Introduction of the New York Double Strategy to Control Organised Crime in the Netherlands and the European Union

Introduction of the New York Double Strategy to Control Organised Crime in the Netherlands and... brill.nl/eccl © Koninklijke Brill NV, Leiden, 2010 DOI: 10.1163/187119110X12574292500626 Introduction of the New York Double Strategy to Control Organised Crime in the Netherlands and the European Union Cyrille Fijnaut Faculty of Law, Tilburg University, Tilburg, The Netherlands 1. Introduction The question of the value of the criminal law is highly relevant at the moment, not only as regards tackling problems of public safety but also to tackling issues of organised crime and terrorism. In fact, the question that often arises is whether other measures – administrative, private law, or taxation measures – would not be more effective and efficient than enforcement via the criminal law? I have already attempted to answer that question elsewhere as regards controlling the problems caused by terrorism. 1 My conclusion was that the primordial role of criminal law enforcement in effectively tackling these problems is generally – and wrongly – ignored in the Netherlands. Here, I wish to focus on the role of the criminal law in controlling the problems associated with organised crime. In particular, I wish to defend the proposition that although administrative measures are extremely important for combating organised crime in the long term, they still do not constitute an http://www.deepdyve.com/assets/images/DeepDyve-Logo-lg.png European Journal of Crime, Criminal Law and Criminal Justice Brill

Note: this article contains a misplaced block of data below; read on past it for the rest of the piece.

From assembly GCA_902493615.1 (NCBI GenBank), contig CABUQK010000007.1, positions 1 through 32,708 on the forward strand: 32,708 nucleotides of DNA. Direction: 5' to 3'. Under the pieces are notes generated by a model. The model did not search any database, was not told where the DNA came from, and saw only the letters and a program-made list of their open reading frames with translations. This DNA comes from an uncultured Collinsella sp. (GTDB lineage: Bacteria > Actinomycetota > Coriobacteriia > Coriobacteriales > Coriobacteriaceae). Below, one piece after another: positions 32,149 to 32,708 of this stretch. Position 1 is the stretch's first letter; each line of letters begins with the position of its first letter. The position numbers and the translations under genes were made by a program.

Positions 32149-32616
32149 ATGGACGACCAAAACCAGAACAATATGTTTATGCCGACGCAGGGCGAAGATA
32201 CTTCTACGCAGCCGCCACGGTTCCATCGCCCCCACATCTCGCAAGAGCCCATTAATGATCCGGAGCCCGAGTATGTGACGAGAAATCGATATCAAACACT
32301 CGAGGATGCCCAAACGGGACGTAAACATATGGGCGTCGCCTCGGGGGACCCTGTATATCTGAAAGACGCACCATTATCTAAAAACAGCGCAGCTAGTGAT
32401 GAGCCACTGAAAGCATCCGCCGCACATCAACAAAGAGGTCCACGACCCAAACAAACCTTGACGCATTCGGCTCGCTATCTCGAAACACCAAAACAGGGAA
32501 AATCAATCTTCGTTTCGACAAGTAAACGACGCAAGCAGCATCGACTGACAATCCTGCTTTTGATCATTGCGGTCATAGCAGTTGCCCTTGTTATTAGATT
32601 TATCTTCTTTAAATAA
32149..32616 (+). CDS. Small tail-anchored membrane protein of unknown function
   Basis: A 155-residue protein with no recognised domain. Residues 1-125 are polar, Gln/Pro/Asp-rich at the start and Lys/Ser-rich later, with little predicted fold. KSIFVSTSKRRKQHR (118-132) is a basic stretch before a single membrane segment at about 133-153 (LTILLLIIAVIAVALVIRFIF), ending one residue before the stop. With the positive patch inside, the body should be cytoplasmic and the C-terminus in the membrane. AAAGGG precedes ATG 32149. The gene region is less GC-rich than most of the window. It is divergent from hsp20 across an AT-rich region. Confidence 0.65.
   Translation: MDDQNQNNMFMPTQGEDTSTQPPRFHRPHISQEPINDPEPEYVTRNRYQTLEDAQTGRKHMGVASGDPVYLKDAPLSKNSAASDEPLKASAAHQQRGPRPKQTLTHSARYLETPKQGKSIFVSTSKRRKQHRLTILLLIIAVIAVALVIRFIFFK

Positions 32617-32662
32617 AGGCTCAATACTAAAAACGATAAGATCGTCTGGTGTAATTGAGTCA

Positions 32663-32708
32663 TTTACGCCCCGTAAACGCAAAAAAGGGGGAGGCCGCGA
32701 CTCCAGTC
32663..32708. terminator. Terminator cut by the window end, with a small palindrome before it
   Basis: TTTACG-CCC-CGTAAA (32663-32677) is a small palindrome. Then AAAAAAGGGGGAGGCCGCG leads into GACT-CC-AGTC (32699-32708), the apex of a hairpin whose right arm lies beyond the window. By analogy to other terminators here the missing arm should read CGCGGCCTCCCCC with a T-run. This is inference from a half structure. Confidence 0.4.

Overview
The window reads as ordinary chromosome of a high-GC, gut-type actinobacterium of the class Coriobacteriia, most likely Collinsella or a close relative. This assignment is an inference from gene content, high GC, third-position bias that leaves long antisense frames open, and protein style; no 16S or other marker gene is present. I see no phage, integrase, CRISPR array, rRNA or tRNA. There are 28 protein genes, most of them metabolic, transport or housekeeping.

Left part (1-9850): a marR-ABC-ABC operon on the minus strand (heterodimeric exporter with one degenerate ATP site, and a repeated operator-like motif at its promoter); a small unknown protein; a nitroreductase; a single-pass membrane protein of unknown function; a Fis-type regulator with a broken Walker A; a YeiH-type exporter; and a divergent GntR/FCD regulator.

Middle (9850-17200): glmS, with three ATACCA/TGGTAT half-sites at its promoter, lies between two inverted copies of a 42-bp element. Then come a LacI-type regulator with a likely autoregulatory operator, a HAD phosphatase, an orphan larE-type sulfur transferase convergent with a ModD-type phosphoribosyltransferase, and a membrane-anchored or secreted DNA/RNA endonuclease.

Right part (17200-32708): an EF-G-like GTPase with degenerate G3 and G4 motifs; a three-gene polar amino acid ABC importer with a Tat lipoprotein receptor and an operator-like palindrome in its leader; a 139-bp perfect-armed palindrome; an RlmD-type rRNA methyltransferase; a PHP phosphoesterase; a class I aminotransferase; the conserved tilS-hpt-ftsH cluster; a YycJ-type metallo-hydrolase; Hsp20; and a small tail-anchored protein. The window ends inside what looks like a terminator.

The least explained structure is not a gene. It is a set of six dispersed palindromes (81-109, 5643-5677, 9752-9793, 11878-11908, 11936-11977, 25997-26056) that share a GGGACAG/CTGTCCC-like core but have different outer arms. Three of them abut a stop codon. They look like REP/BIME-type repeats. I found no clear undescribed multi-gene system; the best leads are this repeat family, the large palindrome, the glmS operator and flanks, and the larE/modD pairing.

Introduction of the New York Double Strategy to Control Organised Crime in the Netherlands and the European Union

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Publisher
Brill
Copyright
© 2010 Koninklijke Brill NV, Leiden, The Netherlands
ISSN
0928-9569
eISSN
1571-8174
D.O.I.
10.1163/187119110X12574292500626
Publisher site
See Article on Publisher Site

Abstract

brill.nl/eccl © Koninklijke Brill NV, Leiden, 2010 DOI: 10.1163/187119110X12574292500626 Introduction of the New York Double Strategy to Control Organised Crime in the Netherlands and the European Union Cyrille Fijnaut Faculty of Law, Tilburg University, Tilburg, The Netherlands 1. Introduction The question of the value of the criminal law is highly relevant at the moment, not only as regards tackling problems of public safety but also to tackling issues of organised crime and terrorism. In fact, the question that often arises is whether other measures – administrative, private law, or taxation measures – would not be more effective and efficient than enforcement via the criminal law? I have already attempted to answer that question elsewhere as regards controlling the problems caused by terrorism. 1 My conclusion was that the primordial role of criminal law enforcement in effectively tackling these problems is generally – and wrongly – ignored in the Netherlands. Here, I wish to focus on the role of the criminal law in controlling the problems associated with organised crime. In particular, I wish to defend the proposition that although administrative measures are extremely important for combating organised crime in the long term, they still do not constitute an

Journal

European Journal of Crime, Criminal Law and Criminal JusticeBrill

Published: Jan 1, 2010

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